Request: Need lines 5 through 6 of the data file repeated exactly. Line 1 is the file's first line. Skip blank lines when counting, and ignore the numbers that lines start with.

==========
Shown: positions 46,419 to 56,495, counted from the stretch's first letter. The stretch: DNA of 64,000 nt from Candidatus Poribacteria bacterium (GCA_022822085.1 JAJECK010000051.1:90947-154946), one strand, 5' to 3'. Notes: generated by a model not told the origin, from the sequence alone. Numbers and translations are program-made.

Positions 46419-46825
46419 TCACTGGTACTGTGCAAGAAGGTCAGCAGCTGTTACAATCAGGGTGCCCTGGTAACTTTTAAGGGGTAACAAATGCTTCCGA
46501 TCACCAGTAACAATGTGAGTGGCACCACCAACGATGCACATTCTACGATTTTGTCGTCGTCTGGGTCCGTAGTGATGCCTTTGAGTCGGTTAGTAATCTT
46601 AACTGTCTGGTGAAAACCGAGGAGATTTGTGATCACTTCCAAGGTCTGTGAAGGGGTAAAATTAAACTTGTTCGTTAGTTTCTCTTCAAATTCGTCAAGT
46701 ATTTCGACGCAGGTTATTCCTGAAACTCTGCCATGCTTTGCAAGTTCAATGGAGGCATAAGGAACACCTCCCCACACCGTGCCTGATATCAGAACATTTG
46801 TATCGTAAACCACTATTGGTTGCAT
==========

46601 AACTGTCTGGTGAAAACCGAGGAGATTTGTGATCACTTCCAAGGTCTGTGAAGGGGTAAAATTAAACTTGTTCGTTAGTTTCTCTTCAAATTCGTCAAGT
46701 ATTTCGACGCAGGTTATTCCTGAAACTCTGCCATGCTTTGCAAGTTCAATGGAGGCATAAGGAACACCTCCCCACACCGTGCCTGATATCAGAACATTTG